We were so excited to get the chance to catch up with Software Engineer Oskar Wickström. Find out a bit more about Oskar and his journey as a Software Engineer.
What's your background? Where did you grow up?
I'm from the countryside in southern Sweden, about an hour's trip from Malmö. Growing up, I spent a lot of time outdoors, especially before me and my friends got hold of computers and starting arranging LAN parties. During my teens and early twenties, I focused on music, studying jazz and rock for some years. Our '80s hard rock band needed a band website, so there I was, learning PHP, HTML, and CSS. From there it went on to .NET, Java, and NodeJS, doing contracting work for a few years, before I decided to go full-time doing functional programming.
When did you first become interested in Functional Programming?
My initial encounter with functional programming was when my first mentor introduced me to Scala. Taking his advice, I went all-in on learning the language. Lambdas and higher-order functions felt like magical superpowers, and I wanted to learn all there was. Not long thereafter, I discovered Haskell and GHC, and it has stuck with me ever since.
What’s your favourite functional language?
Haskell is my language of choice. I also enjoy PureScript, Idris, Racket, and CSS. Yes, CSS.
How do you stay up to date on all things functional and new technologies?
I try to speak at and attend multiple software conferences every year, maybe around five or six of them. Other than that I follow a lot of people on Twitter, subscribe to some newsletters, and actively try to get out of my bubble by following technology news outside the functional programming space. In addition, GHC Haskell is a quickly evolving language and ecosystem, and I try to keep up with research by reading papers from ICFP and other academic conferences covering functional programming.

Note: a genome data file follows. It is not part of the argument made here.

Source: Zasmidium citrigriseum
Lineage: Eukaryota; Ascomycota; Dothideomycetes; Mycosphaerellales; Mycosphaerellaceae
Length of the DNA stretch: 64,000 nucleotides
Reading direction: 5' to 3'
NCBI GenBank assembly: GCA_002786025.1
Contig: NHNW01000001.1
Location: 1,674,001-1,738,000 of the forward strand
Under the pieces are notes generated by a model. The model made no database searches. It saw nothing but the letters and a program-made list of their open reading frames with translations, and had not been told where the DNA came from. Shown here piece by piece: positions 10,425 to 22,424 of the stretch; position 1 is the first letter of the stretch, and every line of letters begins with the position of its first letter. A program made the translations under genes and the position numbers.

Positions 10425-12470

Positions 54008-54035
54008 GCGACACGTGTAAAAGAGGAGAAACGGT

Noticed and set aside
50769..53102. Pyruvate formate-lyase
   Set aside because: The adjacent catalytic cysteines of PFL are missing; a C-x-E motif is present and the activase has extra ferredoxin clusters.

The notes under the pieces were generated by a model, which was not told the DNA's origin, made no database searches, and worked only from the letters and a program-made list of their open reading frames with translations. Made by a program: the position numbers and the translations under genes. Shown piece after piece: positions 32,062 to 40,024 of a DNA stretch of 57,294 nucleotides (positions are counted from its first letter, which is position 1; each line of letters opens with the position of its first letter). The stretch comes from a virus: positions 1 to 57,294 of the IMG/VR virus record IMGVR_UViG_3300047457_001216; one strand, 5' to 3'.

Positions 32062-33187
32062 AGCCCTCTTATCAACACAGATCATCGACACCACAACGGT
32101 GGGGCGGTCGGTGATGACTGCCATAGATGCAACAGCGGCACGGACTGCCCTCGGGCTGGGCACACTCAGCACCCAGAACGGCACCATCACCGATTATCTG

What is your current job title?
Something like "Software Engineer" would probably be most accurate, but there is no formal title.
What would be your favourite part of the role?
I enjoy working with system design at a higher level, instead of focusing too much on specific libraries and frameworks. Carefully designing system architectures, finding ways to evolve existing systems, pulling things apart that shouldn't be coupled, bringing things together that are closely related, and improving the testing of software, are all part of the work I enjoy doing. Finding an elegant solution in Haskell code is very rewarding, but it's in the more abstract, or higher-level, part of the work that I feel the most at home.
Do you contribute to the community? If yes, how?
A couple of years after picking up Haskell I started teaching internally at the company I was working, and externally at local ClojureBridge events. I got involved in online communities and started speaking at meet-ups and conferences, writing blog posts (see wickstrom.tech), doing screencasts (see Haskell at Work), and maintaining various open-source projects.
Have you been to any conferences? What is your favourite? Or if not which one would you love to go to?
I've been going to conferences regularly over the last three years or so, often by giving a talk myself. Lambda World in Cádiz is one of my favourite conferences, along with Øredev in my hometown Malmö. I also had a great time at Strange Loop in St Louis when I went there in 2014.
Do you have a favourite speaker?
The art of giving entertaining conference talks with deep theoretical and technical depth is mastered by Simon Peyton Jones, no doubt. I also love John Hughes talks on QuickCheck and property-based testing. Finally, Rich Hickey's early talks on Clojure and Datomic had a great impact on me. But if have to pick one, it's SPJ.
What advice would you give to someone looking to start a career in software engineering?
Don't be afraid to explore new and old ideas, and try to see past the marketing and hype to learn about the underlying foundations. Try out all kinds of things and figure out what in software makes you excited. Finally, the best way that I've found to learn is to teach, so I highly recommend sharing your knowledge.
Keep up to date with Oskar Wickström on his Twitter page here.